"I have listened to the cd’s from your mini-seminar at our LDSEHE conference. I am so amazed at your system! I can see how it would work wonderfully in my home - especially with my 3 older children. My fourth child is turning 2 Saturday. I love her! She is so cute and so smart and very spirited. She is my first screamer squealer and it is driving me bananas! Especially in the car. I don’t feel she can be reasoned with but she does understand some of what I say. How would you recommend teaching her that screaming and squealing is not part of our vision! Unfortunately it has worked for her in the past. Especially in public. I can ignore it at home but in public we all tend to give in. I know this is wrong but we are a family that is out and about a lot and I need to find a way to deal with this in a better way. Help!!!I forgot to mention that she also tends to be extra loud during family meeting time and family reading time."
Screaming is used to get attention. This means that somewhere along the way you daughter felt that she wasn't being heard. She has probably decided that if she always screams she will get immediate attention. Now, don't feel bad, we have all put off our children before. Maybe our minds were engaged in something really important, maybe we were talking on the phone, or perhaps we were talking to a friend or family member and chose to "tune out" our child.
When the child wanted your attention, you didn't give it, so the child got louder and louder, until finally you responded. Even if it wasn't in the kindest way, you still responded, which was what they were going for. They see the loudness as a successful way to get attention, and don't associate the negative feedback from mom and dad with the loudness, because they see no other way of getting attention.
I have done this too. One of my children went through a loud stage too. Finally, I realized that I had created the problem and I needed to fix it.
The first thing I did was vow to respond to my child for every appropriate communication that they transmitted.
The second thing that I did was teach them how to interrupt me and when. We practiced like a game. Just like when you teach them how to follow instructions. I taught them to think about if what they had to say was really important. Then I told them it is really bad manners to interrupt people when they are talking to someone else. (Let's be realistic here. If I am with a friend or on the phone, I could be talking forever, so it is not reasonable for me to expect them to observe this social rule during these times. I never wanted children who were "just seen and not heard" anyway.) I do want polite children though, and I do want to have uninterrupted conversations some time. ;)
So, I taught my child how to interrupt me. They are to come to me and say, "Excuse me Mom, may I ask you something?" I then immediately stop talking to my friend and say, "Thank you for saying excuse me, what do you need?"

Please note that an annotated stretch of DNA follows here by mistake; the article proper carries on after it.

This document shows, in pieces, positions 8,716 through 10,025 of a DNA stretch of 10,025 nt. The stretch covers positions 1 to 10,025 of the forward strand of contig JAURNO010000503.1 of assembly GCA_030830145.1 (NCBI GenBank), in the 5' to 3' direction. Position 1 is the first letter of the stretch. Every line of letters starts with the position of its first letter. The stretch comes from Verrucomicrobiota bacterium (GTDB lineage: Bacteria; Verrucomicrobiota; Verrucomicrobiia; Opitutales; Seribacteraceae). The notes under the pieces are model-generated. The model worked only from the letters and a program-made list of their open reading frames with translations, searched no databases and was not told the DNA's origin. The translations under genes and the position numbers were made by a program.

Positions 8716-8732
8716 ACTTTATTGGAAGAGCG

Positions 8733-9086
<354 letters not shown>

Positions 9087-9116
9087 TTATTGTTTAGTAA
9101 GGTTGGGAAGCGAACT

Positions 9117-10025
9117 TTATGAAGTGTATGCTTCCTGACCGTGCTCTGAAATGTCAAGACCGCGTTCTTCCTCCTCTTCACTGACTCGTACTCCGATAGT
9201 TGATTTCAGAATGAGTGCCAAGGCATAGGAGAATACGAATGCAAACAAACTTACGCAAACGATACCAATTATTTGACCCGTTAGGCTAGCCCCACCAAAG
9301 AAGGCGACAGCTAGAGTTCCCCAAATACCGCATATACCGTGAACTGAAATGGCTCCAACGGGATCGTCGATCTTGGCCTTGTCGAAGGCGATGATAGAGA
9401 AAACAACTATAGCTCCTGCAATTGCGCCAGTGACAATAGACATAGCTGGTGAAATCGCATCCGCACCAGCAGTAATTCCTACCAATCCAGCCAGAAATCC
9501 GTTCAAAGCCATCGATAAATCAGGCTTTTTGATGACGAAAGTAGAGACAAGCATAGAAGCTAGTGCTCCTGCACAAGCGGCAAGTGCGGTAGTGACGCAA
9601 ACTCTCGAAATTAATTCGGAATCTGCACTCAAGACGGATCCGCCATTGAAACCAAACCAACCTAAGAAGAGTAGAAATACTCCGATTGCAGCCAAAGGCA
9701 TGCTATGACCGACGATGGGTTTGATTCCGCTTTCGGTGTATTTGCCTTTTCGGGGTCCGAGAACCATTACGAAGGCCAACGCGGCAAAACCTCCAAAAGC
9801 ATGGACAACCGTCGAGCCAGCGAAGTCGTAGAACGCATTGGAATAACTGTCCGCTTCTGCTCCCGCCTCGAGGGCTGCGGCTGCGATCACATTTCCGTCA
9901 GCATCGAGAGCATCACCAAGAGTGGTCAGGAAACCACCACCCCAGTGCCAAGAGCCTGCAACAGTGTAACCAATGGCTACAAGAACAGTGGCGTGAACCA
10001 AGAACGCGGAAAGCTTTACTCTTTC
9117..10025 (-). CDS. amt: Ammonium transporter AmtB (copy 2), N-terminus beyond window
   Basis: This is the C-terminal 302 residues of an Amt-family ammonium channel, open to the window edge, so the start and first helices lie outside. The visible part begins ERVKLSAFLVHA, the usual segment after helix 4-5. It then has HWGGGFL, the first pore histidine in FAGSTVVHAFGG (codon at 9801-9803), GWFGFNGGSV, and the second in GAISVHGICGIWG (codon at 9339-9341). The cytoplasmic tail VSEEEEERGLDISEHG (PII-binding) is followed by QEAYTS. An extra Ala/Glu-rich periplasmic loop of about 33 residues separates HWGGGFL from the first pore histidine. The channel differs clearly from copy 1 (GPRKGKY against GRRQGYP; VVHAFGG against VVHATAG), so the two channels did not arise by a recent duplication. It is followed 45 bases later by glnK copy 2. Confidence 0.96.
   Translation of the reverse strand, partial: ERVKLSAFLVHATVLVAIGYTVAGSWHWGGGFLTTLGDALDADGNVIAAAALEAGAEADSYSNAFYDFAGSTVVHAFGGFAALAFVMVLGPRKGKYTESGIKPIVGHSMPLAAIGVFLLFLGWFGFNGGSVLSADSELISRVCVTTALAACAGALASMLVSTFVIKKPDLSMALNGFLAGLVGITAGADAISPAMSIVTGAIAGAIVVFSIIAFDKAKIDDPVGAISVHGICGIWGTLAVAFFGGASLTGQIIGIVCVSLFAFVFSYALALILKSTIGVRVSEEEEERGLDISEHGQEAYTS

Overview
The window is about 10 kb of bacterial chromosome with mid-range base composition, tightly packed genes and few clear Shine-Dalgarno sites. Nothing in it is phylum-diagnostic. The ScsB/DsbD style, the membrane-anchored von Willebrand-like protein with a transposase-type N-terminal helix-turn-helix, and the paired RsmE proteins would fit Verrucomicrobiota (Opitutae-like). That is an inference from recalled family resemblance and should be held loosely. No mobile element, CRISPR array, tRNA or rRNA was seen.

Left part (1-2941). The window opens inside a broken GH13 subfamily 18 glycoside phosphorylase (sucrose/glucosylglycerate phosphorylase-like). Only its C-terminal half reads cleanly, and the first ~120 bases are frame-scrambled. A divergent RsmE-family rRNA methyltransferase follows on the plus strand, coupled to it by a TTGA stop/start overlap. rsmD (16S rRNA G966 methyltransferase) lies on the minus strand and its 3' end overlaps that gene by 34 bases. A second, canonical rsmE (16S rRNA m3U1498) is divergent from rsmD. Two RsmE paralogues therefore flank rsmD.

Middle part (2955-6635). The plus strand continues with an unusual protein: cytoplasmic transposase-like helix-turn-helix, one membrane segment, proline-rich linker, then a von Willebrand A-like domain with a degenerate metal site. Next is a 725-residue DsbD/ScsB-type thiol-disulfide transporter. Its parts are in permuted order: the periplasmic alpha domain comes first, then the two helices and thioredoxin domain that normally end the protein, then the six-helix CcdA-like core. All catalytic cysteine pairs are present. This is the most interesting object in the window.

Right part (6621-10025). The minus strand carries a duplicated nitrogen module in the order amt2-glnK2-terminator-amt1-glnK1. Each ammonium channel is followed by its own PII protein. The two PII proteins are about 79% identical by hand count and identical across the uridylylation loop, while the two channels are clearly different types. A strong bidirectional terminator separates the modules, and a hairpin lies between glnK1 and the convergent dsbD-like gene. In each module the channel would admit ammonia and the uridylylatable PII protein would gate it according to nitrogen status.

I also tell them that if they ever interrupt a conversation more than three times, they are being rude, so they need to decide if what they want to ask is really important enough to use one of their interruption times.
Third, the moment my toddler started screaming, I would say,"Porter, you are not speaking in a clam voice tone, if you want to tell me something, you need to speak softly, like this...."then I would show them how to talk to me. Then I say, "If you talk to me in a calm voice, I will always listen to you. If I ever don't listen to you in a calm voice tone, you can say, "Mom, I am speaking in a calm voice right now. I need to talk to you." This is designed to remind me to reward good with good.
Finally, if the child chooses not to change voice tone when communicating, then they need be gently brought to time-out to calm down. When they are ready to talk calmly then you quickly go to them, praise them for being calm and then show them the appropriate voice tone. Have them practice and then tell you what they wanted to say when they were screaming. I also tell my children that I really want to know what they want, so I am so happy that they calmed down, so I could understand them.
They should be able to choose to stop screaming in a few days. I would imagine that you could get calm voices back in a week or so if you are consistent about consequences, responding to calm voice tones, and trying not to tune your child out.
As far as family meetings etc. go, the same applies. Pre-teach calm voice tones as soon as they begin getting loud. And, DON'T EVER RESPOND TO THEM WHEN THEY ARE YELLING OR SCREAMING. They need to know that you only talk to calm people, but if they are calm, you will always talk to them.
The principle for this is easy. See what is not seen. What do they need or want? Ask yourself this question and then really decide if you are giving them what they need or want. Then make sure they have the skills they need to do the appropriate communicating.